In terms of human exposure to emission sources such as transport and wood burning, black carbon particles are becoming an increasingly relevant air contaminant. FTMC dr. S. Byčenkienė emphasised, that black carbon is the main component of fine aerosol particles and is found to be more harmful than PM2.5.
“It can easily penetrate the lungs due to its smaller size while its large surface area makes it excellent medium for the absorption of combustion by-products. These toxic compounds enter the bloodstream and eventually end up in the human brain. We aim at the long-term assessments (at least 12 months of 24/7 observations) for which basis will be a statistical approach characterizing seasonality of aerosols at the two sites. Both the aerosol transport pathways and the aerosol optical and microphysical properties will be assessed.” – says FTMC environmental expert.
According to prof. I. Stachlewska, during this study scientists will be use two modern Raman-polarization lidar systems. The first, PollyXT lidar is operated at RS-Lab in Warsaw and provides the high-quality profiles of aerosol optical properties to the pan-European Aerosol Cloud and Trace Gases (ACTRIS) Research Infrastructure. The second, mobile EMORAL lidar was built for European Space Agency (ESA) and will be operated by RS-lab staff during summer and winter filed campaigns in Vilnius at FTMC.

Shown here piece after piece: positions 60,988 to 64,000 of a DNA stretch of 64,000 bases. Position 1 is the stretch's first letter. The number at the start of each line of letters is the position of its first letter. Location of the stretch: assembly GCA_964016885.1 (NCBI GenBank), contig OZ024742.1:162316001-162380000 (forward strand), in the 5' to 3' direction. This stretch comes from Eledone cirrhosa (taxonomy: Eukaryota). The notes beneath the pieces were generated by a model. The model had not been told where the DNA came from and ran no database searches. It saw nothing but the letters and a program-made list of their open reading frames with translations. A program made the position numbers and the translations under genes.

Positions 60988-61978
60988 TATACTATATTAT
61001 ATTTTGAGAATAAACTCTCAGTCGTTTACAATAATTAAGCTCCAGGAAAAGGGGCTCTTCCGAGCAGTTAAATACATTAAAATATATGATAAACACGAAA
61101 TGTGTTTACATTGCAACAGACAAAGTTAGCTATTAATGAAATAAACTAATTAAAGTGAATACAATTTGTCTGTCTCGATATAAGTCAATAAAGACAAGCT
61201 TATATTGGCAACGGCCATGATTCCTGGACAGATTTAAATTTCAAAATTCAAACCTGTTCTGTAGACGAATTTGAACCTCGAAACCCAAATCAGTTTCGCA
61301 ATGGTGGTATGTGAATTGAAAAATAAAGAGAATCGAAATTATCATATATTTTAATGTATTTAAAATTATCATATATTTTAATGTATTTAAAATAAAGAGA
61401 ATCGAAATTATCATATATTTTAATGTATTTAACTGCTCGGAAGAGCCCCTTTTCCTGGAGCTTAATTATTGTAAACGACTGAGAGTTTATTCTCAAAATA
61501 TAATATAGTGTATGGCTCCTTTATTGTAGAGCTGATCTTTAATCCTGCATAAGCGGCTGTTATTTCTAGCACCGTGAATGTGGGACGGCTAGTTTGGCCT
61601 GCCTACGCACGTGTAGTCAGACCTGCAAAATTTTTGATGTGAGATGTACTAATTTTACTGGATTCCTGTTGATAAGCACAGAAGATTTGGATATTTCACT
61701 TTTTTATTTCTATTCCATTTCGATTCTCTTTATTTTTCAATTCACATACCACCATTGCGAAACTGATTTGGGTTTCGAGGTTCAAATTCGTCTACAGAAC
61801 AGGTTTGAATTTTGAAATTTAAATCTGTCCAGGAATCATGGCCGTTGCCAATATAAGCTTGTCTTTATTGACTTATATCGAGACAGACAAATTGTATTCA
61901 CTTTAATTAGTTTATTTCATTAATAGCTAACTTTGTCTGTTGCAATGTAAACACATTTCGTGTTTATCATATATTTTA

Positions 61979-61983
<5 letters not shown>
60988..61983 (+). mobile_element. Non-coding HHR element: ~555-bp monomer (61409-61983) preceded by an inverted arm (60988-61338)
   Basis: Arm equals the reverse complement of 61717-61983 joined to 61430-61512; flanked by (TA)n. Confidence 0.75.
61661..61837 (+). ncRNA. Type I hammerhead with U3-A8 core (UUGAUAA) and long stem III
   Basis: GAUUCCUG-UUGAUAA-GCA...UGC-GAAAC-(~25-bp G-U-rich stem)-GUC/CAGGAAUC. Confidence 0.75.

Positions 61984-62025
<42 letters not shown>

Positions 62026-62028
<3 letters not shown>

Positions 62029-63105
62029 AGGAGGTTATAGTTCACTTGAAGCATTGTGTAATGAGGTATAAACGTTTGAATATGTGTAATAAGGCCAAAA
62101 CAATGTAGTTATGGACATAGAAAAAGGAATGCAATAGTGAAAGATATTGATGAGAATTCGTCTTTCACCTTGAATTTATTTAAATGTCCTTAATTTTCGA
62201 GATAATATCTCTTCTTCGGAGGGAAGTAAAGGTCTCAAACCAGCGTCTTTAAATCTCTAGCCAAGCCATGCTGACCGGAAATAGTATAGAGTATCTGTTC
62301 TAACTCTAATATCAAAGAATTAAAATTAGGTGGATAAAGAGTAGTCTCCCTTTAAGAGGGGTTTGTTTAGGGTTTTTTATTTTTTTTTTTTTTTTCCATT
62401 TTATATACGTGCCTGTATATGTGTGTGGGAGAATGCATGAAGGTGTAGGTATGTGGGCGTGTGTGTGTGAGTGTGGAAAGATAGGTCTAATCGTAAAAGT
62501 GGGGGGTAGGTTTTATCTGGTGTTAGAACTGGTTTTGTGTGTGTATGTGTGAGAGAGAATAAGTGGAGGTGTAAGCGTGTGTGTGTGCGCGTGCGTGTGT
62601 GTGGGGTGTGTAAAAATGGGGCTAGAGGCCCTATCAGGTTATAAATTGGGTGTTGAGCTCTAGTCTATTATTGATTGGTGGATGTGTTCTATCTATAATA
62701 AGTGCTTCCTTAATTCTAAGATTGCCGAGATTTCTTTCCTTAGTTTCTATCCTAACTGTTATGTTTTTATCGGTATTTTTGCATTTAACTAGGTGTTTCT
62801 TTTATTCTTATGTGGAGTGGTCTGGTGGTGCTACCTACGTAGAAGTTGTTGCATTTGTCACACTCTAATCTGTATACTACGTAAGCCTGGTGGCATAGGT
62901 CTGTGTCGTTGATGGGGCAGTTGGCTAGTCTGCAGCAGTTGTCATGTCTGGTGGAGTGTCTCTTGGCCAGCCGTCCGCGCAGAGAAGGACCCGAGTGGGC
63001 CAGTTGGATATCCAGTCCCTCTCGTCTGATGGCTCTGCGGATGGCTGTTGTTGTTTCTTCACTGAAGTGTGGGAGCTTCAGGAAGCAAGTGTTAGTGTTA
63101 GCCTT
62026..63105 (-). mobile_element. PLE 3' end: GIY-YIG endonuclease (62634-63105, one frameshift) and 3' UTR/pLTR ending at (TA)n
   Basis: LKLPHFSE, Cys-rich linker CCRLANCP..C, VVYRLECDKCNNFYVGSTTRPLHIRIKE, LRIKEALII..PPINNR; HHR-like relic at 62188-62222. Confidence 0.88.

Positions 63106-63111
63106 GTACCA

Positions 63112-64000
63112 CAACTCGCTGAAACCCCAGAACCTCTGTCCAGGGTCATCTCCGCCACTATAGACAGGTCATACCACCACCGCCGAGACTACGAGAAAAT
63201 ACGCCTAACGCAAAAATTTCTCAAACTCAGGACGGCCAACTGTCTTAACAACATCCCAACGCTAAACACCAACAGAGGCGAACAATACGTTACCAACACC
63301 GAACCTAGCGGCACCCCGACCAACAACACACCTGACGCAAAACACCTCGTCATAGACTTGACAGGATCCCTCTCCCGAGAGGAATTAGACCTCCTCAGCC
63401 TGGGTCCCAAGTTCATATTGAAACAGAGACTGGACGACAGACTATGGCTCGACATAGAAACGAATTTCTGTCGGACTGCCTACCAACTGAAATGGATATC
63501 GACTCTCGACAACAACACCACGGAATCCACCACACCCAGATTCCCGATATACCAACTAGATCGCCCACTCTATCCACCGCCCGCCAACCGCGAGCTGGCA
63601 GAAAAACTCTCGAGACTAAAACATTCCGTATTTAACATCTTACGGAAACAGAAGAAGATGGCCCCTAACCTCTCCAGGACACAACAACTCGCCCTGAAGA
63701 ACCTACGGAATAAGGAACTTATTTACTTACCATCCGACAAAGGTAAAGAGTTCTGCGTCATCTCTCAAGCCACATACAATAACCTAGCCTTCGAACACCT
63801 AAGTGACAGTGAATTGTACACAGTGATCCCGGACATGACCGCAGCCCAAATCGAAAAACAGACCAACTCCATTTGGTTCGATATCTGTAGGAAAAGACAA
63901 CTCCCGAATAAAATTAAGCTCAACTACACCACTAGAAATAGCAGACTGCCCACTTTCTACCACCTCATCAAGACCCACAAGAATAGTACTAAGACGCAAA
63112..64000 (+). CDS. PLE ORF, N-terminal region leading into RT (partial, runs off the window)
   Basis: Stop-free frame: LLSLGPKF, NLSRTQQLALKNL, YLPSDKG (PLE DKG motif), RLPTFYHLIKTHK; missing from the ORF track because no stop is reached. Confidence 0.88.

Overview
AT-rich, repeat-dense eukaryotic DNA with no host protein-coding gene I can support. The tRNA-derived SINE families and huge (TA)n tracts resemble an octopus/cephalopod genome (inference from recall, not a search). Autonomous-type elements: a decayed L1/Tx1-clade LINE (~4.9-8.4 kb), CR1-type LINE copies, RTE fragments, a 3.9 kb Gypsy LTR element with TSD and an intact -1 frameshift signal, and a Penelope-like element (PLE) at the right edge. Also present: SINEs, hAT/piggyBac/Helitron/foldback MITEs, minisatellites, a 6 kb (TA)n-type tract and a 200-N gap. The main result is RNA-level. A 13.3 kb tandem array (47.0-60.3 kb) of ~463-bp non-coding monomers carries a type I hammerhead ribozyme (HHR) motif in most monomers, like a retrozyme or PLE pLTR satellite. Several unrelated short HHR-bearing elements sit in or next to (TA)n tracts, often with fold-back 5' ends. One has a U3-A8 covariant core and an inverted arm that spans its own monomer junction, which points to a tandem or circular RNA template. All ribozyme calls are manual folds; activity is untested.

Lidar observations will be completed at both Lithuanian and Polish sites with sun-photometer data that will be provided to Aerosol Robotic Network (AERONET) of National Aeronautics and Space Administration (NASA) and modern in-situ measurements. This will ensure the similar research equipment capabilities so needed for the challenging assessments of the aerosol modifications.
Photos: Patryk Poczta
Funding received by joint Lithuanian-Polish research project DAINA-2 grant "Importance of long range transport of BIOmass burning emissions to local Smog events in Urban Environments" (BIOSURE) supported by National Science Centre of Poland (Narodowe Centrum Nauki) Grant no. 2020/38/L/ST10/00480 and the Research Council of Lithuania (Lietuvos mokslo taryba) Grant no. S-LL-21-7.